Spain sells public assets to aid debt

Spain is to sell a 30% stake in its national lottery and partially privatise airports in Madrid and Barcelona to ease market worries about public finances.

Prime Minister Jose Luis Rodriguez Zapatero made the announcements in parliament today after the country suffered at the hands of investors who fear it may need a bailout like those received by Greece and Ireland.

The government will also stop paying €420 per month in February to people whose unemployment benefits have expired.

The government hopes the move will convince investors Spain is taking strong steps to stabilise the eurozone’s fourth largest economy so it will not need outside help.

Madrid’s stock index, which had lost nearly 15% in November, jumped 4.5% by early afternoon on the news.

Pressure also eased on Spain’s 10-year bonds, with yields at 5.3%, making for a 2.5% difference against the benchmark German 10-year bond.

European Union Competition Commissioner Joaquin Almunia also welcomed the reforms.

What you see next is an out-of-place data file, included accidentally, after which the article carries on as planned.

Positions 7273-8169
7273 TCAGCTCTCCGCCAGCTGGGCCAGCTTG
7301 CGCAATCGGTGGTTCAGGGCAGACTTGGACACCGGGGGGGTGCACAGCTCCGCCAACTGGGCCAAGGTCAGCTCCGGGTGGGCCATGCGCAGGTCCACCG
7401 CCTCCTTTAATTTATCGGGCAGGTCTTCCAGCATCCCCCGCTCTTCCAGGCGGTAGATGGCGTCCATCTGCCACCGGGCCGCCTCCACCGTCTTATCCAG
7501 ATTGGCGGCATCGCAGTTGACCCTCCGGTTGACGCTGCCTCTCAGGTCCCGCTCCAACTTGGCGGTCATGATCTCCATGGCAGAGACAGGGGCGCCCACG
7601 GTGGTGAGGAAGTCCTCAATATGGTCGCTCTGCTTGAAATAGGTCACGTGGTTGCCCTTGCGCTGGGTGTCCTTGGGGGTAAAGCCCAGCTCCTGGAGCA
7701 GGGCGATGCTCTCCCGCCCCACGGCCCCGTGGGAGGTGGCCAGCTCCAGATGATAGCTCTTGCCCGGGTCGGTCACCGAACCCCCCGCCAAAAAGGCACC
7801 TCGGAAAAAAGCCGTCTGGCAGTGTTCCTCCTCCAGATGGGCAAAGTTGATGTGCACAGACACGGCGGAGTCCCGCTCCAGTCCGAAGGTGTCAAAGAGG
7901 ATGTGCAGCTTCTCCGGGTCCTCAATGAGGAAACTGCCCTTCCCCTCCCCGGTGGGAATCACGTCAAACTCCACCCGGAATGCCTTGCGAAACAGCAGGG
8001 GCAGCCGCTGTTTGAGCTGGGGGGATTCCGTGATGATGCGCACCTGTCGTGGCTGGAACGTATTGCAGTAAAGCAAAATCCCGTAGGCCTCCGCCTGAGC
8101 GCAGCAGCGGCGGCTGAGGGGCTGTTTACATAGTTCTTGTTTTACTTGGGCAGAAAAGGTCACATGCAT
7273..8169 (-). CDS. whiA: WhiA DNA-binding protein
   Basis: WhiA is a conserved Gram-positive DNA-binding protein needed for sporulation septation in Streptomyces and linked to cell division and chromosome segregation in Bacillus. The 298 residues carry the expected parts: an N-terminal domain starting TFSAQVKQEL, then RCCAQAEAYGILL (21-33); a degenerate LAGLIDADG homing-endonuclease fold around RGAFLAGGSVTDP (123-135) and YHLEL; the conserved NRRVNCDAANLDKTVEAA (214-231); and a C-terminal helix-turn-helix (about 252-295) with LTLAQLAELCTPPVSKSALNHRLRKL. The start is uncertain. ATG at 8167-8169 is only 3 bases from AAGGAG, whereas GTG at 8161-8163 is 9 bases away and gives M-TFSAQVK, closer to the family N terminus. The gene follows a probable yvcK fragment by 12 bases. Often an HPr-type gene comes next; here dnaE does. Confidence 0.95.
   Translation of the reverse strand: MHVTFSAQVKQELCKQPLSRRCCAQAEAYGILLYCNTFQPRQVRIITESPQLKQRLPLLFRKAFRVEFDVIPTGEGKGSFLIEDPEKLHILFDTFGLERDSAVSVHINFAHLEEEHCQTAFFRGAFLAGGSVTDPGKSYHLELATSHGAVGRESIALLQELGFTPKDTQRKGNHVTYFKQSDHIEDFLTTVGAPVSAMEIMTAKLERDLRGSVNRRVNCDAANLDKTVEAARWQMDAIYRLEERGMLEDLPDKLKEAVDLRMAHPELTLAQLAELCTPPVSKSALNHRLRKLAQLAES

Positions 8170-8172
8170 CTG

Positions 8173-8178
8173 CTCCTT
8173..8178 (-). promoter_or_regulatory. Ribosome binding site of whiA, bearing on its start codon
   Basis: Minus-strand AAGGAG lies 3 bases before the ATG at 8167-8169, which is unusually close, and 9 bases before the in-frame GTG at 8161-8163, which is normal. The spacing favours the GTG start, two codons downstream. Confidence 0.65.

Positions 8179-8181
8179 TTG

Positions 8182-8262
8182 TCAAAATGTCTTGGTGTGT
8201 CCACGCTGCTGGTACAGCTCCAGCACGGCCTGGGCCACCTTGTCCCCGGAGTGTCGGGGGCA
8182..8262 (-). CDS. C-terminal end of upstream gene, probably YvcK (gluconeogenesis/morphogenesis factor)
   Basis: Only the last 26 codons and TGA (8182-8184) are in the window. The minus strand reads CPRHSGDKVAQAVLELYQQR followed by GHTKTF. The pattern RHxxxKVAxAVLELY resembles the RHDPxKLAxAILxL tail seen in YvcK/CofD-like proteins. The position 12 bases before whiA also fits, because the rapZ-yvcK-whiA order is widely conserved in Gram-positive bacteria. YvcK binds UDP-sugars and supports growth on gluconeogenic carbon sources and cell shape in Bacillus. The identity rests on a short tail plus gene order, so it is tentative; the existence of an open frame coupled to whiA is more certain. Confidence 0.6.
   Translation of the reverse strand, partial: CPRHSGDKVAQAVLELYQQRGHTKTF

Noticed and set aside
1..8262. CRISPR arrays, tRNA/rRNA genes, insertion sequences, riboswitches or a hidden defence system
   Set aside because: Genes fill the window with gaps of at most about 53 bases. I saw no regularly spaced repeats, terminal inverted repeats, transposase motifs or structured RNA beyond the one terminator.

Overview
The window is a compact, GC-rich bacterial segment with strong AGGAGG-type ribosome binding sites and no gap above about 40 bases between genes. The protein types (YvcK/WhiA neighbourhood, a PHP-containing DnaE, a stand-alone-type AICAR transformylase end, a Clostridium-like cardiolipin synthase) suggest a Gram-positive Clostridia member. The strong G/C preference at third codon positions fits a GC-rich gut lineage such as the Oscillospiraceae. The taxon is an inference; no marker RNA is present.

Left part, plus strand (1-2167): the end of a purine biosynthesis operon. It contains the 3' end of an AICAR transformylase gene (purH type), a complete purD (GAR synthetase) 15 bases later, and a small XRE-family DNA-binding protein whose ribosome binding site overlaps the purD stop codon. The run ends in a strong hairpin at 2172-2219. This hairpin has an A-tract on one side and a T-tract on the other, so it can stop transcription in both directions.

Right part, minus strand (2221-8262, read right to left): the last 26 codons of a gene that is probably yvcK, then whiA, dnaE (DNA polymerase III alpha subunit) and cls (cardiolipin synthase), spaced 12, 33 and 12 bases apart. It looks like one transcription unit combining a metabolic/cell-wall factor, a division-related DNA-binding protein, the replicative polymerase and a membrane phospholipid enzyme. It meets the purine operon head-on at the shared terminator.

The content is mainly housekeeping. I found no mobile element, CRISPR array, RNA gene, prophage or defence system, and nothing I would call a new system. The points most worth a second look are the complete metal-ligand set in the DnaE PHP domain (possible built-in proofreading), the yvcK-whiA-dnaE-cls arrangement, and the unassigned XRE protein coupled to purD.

“Very positive, they are extremely welcome. They are necessary, show the government’s determination and they are in the right direction,” he said.

“We have to hope that they will also help to strengthen market confidence in the evolution of the Spanish economy and Spain’s public finances,” he added.

Mr Zapatero said the measures will allow private investors a 49% stake in Spanish airports. The government hopes to raise €9bn from the operation.

Management of Madrid’s Barajas and Barcelona’s El Prat airports will be leased out.

Around 40,000 small and medium-size companies are expected to benefit from the tax cut. The measures also include a reduction in costs and red tape for people wishing to set up new companies.

The special unemployment subsidy will expire in February. The measure was introduced in 2009 as the crisis began to bite hard.

In less than three years, Spain has tumbled from being Europe’s top job creator to having a eurozone high unemployment rate of nearly 20%, with just under five million people out of work.

Spain is now struggling to emerge from nearly two years of recession triggered buy a collapse in its real estate sector during the international financial crisis.

Its chief task is to slash a swollen deficit from 11.2% of GDP in 2009 to within the EU limit of 3% by 2013.

Mr Zapatero, whose Socialist party is trailing badly in opinion polls, approved a package of belt-tightening measures in May that included wage cuts for civil servants, a freeze on most retirement pensions, and labour market reforms that make it easier and cheaper for companies to lay people off.

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